- Accidental death insurance: This type of policy provides coverage in the event of death due to an accident. It may be an option for individuals who have been denied coverage by other insurance companies.
What can I do to help myself qualify for coverage and get the best possible rate?
There are a few things that you can do to help improve your chances of qualifying for life insurance coverage and getting the best possible rate:
- Maintain good overall health: Insurance companies may offer lower premiums to individuals who are in good health, so it is important to focus on maintaining good health through a healthy diet, regular exercise, and proper medical care.
- Manage any pre-existing medical conditions: If you have a pre-existing medical condition, it is important to work with your healthcare team to manage your condition and keep it under control. This can help improve your chances of being approved for coverage and getting a lower premium.
- Shop around and compare rates from multiple insurance companies: Different insurance companies may have different underwriting guidelines and may offer different rates for the same coverage. It is important to shop around and compare rates from multiple companies to find the policy that is the most affordable for your specific needs.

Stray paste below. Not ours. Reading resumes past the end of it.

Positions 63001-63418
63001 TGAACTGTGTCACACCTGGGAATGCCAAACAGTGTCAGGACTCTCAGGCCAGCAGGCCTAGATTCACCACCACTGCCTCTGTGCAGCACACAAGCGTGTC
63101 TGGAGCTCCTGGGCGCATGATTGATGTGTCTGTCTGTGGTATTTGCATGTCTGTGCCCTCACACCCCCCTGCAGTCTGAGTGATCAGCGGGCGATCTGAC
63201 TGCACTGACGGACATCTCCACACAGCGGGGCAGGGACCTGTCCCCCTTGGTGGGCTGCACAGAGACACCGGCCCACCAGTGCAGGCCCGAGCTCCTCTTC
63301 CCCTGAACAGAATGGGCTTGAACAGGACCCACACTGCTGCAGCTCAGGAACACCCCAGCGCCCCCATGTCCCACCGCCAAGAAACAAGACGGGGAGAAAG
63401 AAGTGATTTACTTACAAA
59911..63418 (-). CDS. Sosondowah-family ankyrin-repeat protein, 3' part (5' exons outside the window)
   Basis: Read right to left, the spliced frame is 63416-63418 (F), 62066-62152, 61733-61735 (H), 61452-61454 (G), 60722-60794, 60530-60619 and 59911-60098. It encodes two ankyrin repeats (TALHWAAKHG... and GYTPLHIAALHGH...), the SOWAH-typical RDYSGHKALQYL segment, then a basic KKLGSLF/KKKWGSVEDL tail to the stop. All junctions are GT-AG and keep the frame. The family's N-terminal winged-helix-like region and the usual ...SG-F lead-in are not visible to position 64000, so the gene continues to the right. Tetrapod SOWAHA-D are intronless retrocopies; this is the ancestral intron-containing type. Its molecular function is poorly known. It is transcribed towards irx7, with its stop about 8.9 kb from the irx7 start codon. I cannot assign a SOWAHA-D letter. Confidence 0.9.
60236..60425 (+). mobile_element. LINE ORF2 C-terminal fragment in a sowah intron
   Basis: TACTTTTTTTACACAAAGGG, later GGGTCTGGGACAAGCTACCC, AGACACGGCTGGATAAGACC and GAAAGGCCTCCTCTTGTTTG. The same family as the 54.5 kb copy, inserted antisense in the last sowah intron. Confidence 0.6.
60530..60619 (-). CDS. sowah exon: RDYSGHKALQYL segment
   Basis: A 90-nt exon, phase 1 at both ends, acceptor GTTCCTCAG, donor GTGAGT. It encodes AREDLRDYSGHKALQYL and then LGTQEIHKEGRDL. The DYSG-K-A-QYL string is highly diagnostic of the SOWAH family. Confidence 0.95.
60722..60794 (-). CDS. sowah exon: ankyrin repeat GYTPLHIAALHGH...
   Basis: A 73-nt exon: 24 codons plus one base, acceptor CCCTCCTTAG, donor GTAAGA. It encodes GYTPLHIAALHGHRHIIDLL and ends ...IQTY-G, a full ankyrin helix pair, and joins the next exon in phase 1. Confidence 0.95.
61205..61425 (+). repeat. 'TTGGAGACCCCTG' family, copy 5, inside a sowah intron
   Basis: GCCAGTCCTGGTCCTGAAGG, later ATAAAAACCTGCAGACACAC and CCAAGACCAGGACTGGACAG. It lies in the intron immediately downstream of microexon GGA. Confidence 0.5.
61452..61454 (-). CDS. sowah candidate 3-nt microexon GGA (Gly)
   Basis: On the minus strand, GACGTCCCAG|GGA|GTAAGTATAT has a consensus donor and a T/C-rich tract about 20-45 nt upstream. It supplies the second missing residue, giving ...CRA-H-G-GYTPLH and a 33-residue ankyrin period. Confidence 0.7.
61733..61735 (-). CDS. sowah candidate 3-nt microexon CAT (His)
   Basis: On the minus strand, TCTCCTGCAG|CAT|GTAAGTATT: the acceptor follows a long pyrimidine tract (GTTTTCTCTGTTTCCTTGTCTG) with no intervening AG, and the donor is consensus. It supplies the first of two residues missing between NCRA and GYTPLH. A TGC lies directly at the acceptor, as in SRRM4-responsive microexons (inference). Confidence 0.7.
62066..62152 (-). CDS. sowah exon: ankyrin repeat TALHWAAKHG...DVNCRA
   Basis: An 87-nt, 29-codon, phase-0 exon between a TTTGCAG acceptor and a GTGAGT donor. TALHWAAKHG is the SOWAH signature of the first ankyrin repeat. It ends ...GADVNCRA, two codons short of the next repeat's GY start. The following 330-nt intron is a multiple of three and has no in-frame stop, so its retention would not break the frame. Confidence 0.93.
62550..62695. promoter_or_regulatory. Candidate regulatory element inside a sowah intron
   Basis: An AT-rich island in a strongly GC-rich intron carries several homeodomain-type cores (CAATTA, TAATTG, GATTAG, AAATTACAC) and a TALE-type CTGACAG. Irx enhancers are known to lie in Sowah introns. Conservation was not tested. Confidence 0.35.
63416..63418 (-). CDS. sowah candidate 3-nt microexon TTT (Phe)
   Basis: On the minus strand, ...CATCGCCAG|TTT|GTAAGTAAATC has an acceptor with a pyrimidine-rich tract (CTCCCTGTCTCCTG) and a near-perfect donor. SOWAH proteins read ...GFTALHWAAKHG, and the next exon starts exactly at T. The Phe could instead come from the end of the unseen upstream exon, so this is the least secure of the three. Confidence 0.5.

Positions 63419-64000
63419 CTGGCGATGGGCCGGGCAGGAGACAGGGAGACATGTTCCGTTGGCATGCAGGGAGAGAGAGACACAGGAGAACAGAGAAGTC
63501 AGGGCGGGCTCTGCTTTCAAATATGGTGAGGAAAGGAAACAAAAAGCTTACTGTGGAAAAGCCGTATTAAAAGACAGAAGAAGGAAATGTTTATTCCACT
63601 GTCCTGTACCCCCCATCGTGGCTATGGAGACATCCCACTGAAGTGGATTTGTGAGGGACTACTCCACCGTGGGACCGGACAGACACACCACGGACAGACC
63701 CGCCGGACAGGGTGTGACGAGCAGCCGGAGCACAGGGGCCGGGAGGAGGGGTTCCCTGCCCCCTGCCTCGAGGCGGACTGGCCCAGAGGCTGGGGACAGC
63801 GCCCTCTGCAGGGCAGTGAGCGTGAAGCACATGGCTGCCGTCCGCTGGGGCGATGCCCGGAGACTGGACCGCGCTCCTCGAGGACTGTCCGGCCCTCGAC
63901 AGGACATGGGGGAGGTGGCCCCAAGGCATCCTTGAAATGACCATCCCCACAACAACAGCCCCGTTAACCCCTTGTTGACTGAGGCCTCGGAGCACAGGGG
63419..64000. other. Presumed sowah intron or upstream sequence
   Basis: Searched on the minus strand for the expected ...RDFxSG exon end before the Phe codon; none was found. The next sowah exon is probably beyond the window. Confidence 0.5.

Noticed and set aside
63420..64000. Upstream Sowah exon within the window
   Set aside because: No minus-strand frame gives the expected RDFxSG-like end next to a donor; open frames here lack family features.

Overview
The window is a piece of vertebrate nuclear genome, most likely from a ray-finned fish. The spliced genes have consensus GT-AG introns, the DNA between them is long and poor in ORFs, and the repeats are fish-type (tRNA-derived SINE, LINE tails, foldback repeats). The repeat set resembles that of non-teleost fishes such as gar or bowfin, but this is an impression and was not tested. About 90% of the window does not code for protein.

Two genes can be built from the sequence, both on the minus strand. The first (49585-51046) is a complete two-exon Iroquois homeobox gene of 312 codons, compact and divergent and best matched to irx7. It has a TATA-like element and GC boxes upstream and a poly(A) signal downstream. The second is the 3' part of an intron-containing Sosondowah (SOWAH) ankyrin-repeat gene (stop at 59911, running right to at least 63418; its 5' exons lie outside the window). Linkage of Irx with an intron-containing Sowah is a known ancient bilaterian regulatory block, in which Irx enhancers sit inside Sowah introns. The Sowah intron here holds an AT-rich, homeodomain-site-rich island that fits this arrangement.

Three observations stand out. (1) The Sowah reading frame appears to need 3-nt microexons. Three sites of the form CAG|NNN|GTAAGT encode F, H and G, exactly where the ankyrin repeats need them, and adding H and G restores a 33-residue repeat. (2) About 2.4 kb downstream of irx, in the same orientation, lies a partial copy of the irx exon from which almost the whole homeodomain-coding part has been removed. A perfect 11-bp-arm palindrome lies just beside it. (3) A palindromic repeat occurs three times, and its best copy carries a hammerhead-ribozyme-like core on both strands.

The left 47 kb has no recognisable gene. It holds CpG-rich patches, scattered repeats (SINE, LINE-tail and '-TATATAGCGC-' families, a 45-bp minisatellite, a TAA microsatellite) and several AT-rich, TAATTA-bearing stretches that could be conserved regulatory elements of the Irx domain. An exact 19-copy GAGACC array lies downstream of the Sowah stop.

- Work with a broker or agent who has experience working with individuals who have pre-existing medical conditions: A broker or agent who has experience working with individuals in your situation may be able to help you find a policy that meets your needs and budget.
- Consider term life insurance: Term life insurance policies typically have lower premiums than permanent life insurance policies, so they may be a more affordable option for individuals with pre-existing medical conditions.
- Disclose any pre-existing medical conditions to the insurance company when applying for coverage: Failing to disclose a pre-existing medical condition could result in the policy being denied or the individual’s beneficiaries not being eligible to receive the death benefit.
Now if you’ve made it this far, we’re sure you probably have some additional questions you’d like to have answered so, give us a call and let us show you want we can do for you!